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New law in Hungary bans content in schools deemed to promote homosexuality

Prime Minister Viktor Orban, who is a hardline nationalist, faces an election and has grown increasingly radical on social policies, rallying against LGBT individuals and immigrants in his self-styled illiberal regime, which has deeply divided the country. 

New law in Hungary bans content in schools deemed to promote homosexuality-VPN
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Budapest, First Published Jun 16, 2021, 6:06 PM IST
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The Hungarian Parliament has passed legislation that bans the dissemination of content in schools deemed to promote homosexuality and gender change amidst criticism from human rights groups and the opposition parties in Hungary. 

Prime Minister Viktor Orban, who is a hardline nationalist, faces an election and has grown increasingly radical on social policies, rallying against LGBT individuals and immigrants in his self-styled illiberal regime, which has deeply divided the country. 

His Fidesz party promotes a Christian-conservative agenda, attached the proposal banning school talks on LGBT issues to a separately, widely-backed bill that strictly penalises paedophilia which makes it much harder for opponents to vote against it.

The move has been severely criticised as it conflates paedophilia with LGBT issues and triggered a mass rally outside the Parliament on Monday whilst several right groups have called on the party to withdraw the bill.

Fidesz lawmakers have backed the legislation on Tuesday whilst leftist parties boycotted the vote. Amendments submitted to the bill state that those under 18 cannot be shown any content that encourages gender change or homosexuality. This also applies to education and advertisements.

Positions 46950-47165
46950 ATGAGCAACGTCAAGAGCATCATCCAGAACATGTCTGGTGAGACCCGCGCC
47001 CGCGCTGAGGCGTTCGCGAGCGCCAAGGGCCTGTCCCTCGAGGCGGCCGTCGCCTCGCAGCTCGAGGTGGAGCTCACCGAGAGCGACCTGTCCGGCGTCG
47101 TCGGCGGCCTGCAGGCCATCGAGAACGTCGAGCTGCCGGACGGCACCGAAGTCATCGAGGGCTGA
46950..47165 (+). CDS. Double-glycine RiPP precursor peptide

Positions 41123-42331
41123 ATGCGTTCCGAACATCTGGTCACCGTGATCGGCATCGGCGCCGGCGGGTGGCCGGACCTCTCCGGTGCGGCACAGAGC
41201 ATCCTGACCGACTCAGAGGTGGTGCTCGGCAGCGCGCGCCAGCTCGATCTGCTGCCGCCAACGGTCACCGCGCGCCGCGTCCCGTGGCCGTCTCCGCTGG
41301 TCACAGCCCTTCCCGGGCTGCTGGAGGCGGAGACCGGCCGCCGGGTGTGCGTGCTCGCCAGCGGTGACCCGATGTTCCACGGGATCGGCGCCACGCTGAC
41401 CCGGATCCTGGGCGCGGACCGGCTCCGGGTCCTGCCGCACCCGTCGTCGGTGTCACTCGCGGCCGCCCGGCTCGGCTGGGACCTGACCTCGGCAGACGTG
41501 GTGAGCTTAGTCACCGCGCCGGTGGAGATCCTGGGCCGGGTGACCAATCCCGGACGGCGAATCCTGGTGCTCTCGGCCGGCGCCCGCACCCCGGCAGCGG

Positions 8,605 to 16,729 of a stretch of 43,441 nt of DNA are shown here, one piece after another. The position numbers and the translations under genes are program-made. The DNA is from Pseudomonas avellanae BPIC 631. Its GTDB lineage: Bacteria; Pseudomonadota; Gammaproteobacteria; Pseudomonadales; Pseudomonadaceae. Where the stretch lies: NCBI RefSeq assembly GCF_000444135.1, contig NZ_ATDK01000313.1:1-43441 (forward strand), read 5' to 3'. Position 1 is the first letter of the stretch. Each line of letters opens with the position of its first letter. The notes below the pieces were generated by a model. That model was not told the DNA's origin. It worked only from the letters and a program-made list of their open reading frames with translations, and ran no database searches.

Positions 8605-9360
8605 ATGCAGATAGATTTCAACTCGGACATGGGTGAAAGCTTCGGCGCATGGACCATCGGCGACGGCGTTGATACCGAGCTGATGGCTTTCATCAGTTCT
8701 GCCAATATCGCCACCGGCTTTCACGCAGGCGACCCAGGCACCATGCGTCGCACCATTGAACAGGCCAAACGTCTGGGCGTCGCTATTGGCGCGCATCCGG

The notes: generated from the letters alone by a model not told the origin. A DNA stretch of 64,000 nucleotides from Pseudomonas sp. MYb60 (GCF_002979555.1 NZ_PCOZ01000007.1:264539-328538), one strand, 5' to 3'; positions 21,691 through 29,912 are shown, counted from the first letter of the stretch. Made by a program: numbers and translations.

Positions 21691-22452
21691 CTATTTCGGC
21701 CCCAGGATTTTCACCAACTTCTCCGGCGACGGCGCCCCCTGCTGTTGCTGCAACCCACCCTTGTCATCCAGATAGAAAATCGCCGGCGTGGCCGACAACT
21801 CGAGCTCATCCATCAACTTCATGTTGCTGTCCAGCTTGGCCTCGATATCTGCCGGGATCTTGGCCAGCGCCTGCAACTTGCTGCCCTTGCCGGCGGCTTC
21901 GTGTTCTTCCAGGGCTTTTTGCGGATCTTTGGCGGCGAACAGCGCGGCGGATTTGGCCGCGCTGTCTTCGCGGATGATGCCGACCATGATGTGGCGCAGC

The bill decides a list of organisation that are allowed to provide sex educations in schools. The US Embassy in Budapest expressed deep concern over the anti-LGBTQI+ aspects of the bill and, in a statement on their website, said, "The United States stands for the idea that governments should promote freedom of expression and protect human rights, including the rights of members of the LGBTQI+ community."

Homosexual marriage is not recognised in Hungary, and only heterosexual couples can adopt children legally. Orban's government has redefined marriage as a union between one man and one woman in the Constitution and has put several limitations on gay adoption. 

Parallels have been drawn between the bill and Russia's 2013 law that bans disseminating propaganda on non-traditional sexual relations by critics. 

The ruling conservative party in Poland, Hungary's main ally in the European Union, has taken a similarly critical stance on LGBT issues.

European Parliament's rapporteur Gwendoline Delbos-Corfield said that using child protection as an excuse to target LGBTIQ people would be damaging to all children in the country. 

In Hungary, Orban has won three elections consecutively, but a united opposition -- for the first time -- has caught up with Orban in opinion polls.

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